TORONTO — Jesse Litsch is starting to think about life beyond pitching, perhaps scouting or coaching, something to keep him in the game.
At this point, with throws from 60 to 70 feet still triggering pain and an appointment with a cartilage specialist looming, he has to examine every possibility.
The cold truth for the 27-year-old right-hander is that his arm’s calamitous decline since a platelet-rich plasma (PRP) injection in his shoulder went terribly wrong back in February may prevent him from ever getting healthy enough to pitch again.
“You have to be a realist when it comes to this stuff,” Listch says during an interview Thursday. “When your arm is telling you that you can’t throw, you have to fix me or I can’t really do what you’re asking me to do, you definitely start thinking.
“I still want to play, I don’t want to give up, I’m not one to give up. If it comes to where I can’t play anymore, I’ll have to figure something out. But I want to keep trying until my body tells me I can’t.”
That’s in part why the Toronto Blue Jays parted ways with him last week, when Litsch elected free agency after being outrighted off the 40-man roster.
With Litsch eligible for arbitration again after earning US$975,000 this season, of dubious status moving forward, and a roster crunch coming, general manager Alex Anthopoulos had little choice but to make a difficult business decision on the 24th-round pick in 2004.
The Blue Jays’ 40-man roster is at capacity after Thursday’s waiver addition of right-hander Tyson Brummett from the Philadelphia Phillies, which followed Wednesday’s claims of outfielder Scott Cousins from the Miami Marlins and right-hander Cory Wade from the New York Yankees.
Room must still be made for the six players currently on the club’s 60-day disabled list, plus any prospects from the 2008 draft the team wants to protect by Nov. 20.
Helping on that front are the Blue Jays’ five pending free agents (Carlos Villanueva, Brandon Lyon, Jason Frasor, Kelly Johnson and Omar Vizquel) plus potential room from the club options on Darren Oliver, who is considering retirement, and Rajai Davis, who is likely to return.
Under those circumstances, there was no room or budget for Litsch, who is now free to sign with whomever he wishes.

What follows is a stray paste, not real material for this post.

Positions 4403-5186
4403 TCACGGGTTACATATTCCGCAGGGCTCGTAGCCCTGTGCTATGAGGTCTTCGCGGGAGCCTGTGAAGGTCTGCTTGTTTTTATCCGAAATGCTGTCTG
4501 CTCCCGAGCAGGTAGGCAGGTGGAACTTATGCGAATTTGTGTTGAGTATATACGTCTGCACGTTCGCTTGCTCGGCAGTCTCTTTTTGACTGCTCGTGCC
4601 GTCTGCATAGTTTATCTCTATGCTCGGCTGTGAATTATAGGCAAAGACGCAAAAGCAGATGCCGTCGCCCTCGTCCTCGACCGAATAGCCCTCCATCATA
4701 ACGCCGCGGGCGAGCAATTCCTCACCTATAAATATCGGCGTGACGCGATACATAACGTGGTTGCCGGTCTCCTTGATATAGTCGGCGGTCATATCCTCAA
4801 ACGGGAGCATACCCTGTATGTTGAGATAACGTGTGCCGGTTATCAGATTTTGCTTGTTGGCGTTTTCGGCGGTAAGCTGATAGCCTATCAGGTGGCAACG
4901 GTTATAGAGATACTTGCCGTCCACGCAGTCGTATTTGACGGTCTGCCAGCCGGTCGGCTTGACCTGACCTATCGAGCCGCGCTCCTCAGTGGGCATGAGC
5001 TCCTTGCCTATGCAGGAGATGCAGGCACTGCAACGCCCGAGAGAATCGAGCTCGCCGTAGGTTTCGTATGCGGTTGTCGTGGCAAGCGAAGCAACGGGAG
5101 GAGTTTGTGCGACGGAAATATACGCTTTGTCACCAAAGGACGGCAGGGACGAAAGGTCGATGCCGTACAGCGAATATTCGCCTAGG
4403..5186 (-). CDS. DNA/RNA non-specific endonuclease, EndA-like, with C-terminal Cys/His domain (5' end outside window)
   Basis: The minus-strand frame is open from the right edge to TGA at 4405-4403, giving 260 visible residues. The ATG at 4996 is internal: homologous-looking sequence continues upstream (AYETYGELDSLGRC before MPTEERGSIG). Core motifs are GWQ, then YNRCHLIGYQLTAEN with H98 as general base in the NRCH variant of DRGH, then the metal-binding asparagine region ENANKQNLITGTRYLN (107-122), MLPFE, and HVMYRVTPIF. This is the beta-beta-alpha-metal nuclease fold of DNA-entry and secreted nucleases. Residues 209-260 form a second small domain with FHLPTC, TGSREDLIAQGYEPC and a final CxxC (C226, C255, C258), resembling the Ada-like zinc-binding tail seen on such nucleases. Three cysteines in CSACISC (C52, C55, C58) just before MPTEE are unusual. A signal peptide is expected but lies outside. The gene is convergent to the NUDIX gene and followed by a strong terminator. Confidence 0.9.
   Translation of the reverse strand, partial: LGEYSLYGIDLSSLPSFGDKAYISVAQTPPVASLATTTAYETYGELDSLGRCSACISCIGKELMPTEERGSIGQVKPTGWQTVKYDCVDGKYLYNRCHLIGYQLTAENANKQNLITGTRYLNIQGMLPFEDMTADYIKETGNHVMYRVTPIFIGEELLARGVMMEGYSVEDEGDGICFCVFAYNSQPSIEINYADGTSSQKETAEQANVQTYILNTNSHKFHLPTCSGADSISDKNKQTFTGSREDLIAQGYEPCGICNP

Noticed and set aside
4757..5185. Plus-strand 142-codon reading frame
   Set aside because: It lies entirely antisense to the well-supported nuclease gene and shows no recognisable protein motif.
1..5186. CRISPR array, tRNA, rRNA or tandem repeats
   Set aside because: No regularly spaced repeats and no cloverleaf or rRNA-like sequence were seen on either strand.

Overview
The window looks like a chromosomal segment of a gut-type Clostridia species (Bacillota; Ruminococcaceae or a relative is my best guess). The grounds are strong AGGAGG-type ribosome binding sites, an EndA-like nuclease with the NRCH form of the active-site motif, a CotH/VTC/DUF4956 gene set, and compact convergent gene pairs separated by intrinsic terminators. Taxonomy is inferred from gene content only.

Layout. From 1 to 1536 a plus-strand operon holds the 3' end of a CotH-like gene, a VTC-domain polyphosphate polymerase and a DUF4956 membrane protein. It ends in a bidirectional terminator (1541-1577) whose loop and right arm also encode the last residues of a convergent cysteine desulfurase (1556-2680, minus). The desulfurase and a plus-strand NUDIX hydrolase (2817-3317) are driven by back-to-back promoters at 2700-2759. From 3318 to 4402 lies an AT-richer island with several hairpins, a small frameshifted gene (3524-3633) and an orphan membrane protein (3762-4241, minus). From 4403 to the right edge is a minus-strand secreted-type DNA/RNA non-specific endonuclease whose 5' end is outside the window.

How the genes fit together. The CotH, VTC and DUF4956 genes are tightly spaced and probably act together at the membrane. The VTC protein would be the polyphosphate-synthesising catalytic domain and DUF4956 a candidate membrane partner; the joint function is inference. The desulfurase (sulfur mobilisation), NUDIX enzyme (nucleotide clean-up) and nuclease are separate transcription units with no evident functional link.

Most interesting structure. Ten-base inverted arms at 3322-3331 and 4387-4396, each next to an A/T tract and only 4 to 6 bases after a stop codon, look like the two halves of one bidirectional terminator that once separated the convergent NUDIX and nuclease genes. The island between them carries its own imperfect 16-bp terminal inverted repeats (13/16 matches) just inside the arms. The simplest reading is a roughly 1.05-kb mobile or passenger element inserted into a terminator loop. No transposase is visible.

First things first, though, is a crucial appointment in roughly two weeks with Dr. Brian Cole, a cartilage restoration orthopaedic surgeon at Chicago’s Rush Hospital. Litsch says the cartilage on the back of his right arm is essentially gone, meaning that every time he throws the ball he feels bone rubbing on bone in his shoulder area above the triceps.
“It’s not a good feeling,” he understates. “I might have to have another surgery, I don’t know. It’s been an interesting, troublesome time, but I’m trying to stay mentally focused, all I want to do is be out on the field.”
Should he need to go under the knife again, it would mark a third operation since February, when he underwent emergency surgery to clean out an infection in his right shoulder that developed from the ill-fated PRP injection designed to alleviate soreness in the area.
In June, after attempts at rehab bore little fruit, he had another procedure on his biceps tendon, capping a nightmarish stretch that started when he tore a ligament in his right elbow two starts into the 2009 season.
Litsch returned in 2010 but his season was cut short by hip surgery, and in 2011 he missed time with a shoulder impingement.
“That’s tough to say,” he replies when asked to describe the past four years. “I’m very mentally strong, I’ve got a lot of people around me pushing me, my wife (Andrea) helps out a lot, it’s just a matter of getting through it.
“Who knows what happened. It might have been wear and tear, I don’t know, I’m not going to sit here and speculate, it is what it is at this point. The infection caused a lot more than what was needed, that’s been the main focal point of everything, I believe.
“Obviously I regret taking (the PRP injection). It’s what the doctors told me to do, it’s what they said, so obviously you’re going to listen to the doctors and go with it. You don’t expect to get an infection from any of this. You’ve got to listen to the people who know what’s best to do.”
Litsch’s last full season was in 2008, when he went 13-9 with a 3.58 ERA in 176 innings over 29 games, 28 of them starts.
He broke camp with the Blue Jays in 2011 as a starter before shoulder woes landed him on the DL and he returned to the Blue Jays as a reliever, a role in which he went 2-0 with a 4.08 ERA, 1.081 WHIP and 9.4 strikeouts per nine innings.
While Litsch figured Anthopoulos would cut ties with him, he has no idea how his future plays out.
“Me and Alex talked, I was pretty understanding of it, it’s a business move and he left it at who’s to say you’re not going to come back here,” says Litsch. “A guy that’s not healthy isn’t going to help the team and I understand the whole process. If I get healthy, he might sign me back, it’s a matter of showing I can get healthy.
“That’s my main concern right now, making it back to the big-leagues. My last pitch in the big-leagues is a home run (by Kelly Shoppach) off the top of the roof at Tropicana Field — I don’t want that to be my last pitch.”
Sadly, it very well might be.